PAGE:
20. Cooperative Learning Strategies.

    Science.gov (United States)

    Barnes, Buckley; O'Farrell, Gail

    1990-01-01

    Presents essential characteristics and types of cooperative learning strategies for use in elementary social studies. Outlines exercises for forming teams and building team spirit. Points out such methods promote group interdependence and student responsibility for learning and teaching others. Highlights two cooperative group strategies, Jigsaw…

  1. CLINCOPATHOLOGIC STUDY OF LYMPHOMA: a relook

    Directory of Open Access Journals (Sweden)

    Malathi

    2014-10-01

    Full Text Available INTRODUCTION: Lymphomas are heterogeneous group of malignant lympho-proliferative disorders. Broadly categorized into Non-Hodgkin’s lymphoma [NHLs] and Hodgkin’s lymphoma [HL]. Decades back one of the challenging topics in morphologic pathology was accurate diagnosis and classification of lymphoma. Studies on lymphoma with clinicopathologic correlation were found to be much significant. STUDY OBJECTIVES: This was a retrospective study aimed to describe lymphomas on histo morphology and thus classify NHLs using working formulation for clinical usage (1982 and HL using Rye (1966 classification respectively. To attempt clinicopathologic correlation. METHODS: The study was done in the department of pathology, Mahadevappa Rampure Medical College, Gulbarga during the period 1989-1999. Formalin fixed paraffin wax embedded tissue blocks previously diagnosed as lymphomas in the department were used. Morphologic details by light microscopy on haematoxylin and eosin (H&E stained sections were noted. Clinical history of each case were analysed from hospital records. Clinical and pathologic correlation was done. Special stains Reticulin (Gomori and Periodic acid Schiff’s stain [PAS] was done in relevant cases. RESULTS: Study of total 102 cases of lymphoma it was observed NHLs formed 70 cases with an incidence of 68.3%. HL accounted for 32 cases with incidence of 37.2%. NHLs commonly presented in fifth decade 24.2%, followed by fourth and sixth decade. Sex distribution showed Male: Female ratio as 2.5:1. Majority of cases presented with cervical and axillary lymphadenopathy at 41% and 20% respectively. The most frequent grade was clinically aggressive intermediate grade NHLs seen in 80% of all cases. 20 cases of NHLs were of extranodal in origin. The most common site was gastrointestinal tract (60% and head and neck region with (30%. The major histologic type in both nodal and extranodal NHLs was diffuse small cleaved cell type (DSCC. HL showed sex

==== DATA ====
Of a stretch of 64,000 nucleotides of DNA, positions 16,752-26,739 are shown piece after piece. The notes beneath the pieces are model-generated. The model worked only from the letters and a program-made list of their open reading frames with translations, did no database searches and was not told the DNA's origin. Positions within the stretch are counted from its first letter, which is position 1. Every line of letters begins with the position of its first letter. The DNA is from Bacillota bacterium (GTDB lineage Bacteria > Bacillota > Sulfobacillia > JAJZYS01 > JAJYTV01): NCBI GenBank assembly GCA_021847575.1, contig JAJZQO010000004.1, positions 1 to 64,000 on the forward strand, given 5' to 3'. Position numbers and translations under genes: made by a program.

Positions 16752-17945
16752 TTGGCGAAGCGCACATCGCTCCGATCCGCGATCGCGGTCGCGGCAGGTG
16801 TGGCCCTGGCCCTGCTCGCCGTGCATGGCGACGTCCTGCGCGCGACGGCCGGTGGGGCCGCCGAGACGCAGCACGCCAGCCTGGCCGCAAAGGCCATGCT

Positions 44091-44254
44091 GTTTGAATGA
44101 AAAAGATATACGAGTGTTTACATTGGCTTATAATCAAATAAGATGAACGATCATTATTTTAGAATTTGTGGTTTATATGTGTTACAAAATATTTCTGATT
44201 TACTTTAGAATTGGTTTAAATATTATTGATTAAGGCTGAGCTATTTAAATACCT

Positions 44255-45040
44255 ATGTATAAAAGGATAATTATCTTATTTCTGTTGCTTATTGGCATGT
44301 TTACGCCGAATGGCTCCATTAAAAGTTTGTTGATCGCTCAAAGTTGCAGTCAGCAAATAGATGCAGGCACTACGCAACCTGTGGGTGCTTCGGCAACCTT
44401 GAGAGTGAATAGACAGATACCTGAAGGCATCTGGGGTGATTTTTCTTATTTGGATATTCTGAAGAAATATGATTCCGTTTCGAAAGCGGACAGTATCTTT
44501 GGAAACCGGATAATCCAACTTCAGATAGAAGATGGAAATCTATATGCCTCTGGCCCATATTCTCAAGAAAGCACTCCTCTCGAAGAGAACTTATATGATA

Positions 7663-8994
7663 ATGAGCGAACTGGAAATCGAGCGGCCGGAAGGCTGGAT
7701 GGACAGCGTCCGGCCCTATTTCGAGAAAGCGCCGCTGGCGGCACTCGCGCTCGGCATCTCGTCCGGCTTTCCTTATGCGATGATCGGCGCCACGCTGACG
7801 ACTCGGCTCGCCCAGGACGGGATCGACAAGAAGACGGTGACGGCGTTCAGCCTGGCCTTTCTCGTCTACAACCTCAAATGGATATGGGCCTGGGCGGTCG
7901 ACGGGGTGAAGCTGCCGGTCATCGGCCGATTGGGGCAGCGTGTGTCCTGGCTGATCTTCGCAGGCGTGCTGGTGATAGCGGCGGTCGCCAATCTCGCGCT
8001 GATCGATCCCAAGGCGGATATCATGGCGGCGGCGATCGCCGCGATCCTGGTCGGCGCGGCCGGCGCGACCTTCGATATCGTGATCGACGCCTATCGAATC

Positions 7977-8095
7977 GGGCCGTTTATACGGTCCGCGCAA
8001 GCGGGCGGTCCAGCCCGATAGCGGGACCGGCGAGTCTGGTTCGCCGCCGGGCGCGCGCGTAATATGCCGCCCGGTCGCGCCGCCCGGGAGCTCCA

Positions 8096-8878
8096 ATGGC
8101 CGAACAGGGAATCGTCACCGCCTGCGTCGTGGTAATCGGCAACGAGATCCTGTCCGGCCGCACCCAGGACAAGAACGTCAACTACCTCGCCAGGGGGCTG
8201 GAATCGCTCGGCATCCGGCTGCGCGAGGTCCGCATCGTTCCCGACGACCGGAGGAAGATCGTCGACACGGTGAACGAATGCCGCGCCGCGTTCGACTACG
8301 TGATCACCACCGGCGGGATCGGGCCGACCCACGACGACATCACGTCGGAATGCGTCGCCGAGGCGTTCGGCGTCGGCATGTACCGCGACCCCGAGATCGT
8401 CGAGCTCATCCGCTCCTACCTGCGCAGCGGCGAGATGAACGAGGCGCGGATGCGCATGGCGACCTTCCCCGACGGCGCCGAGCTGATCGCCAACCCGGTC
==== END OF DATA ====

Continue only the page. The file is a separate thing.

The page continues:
2. Application of group-cooperative learning in English teaching%小组合作学习模式在英语教学中的应用

    Institute of Scientific and Technical Information of China (English)

    朱娜

    2014-01-01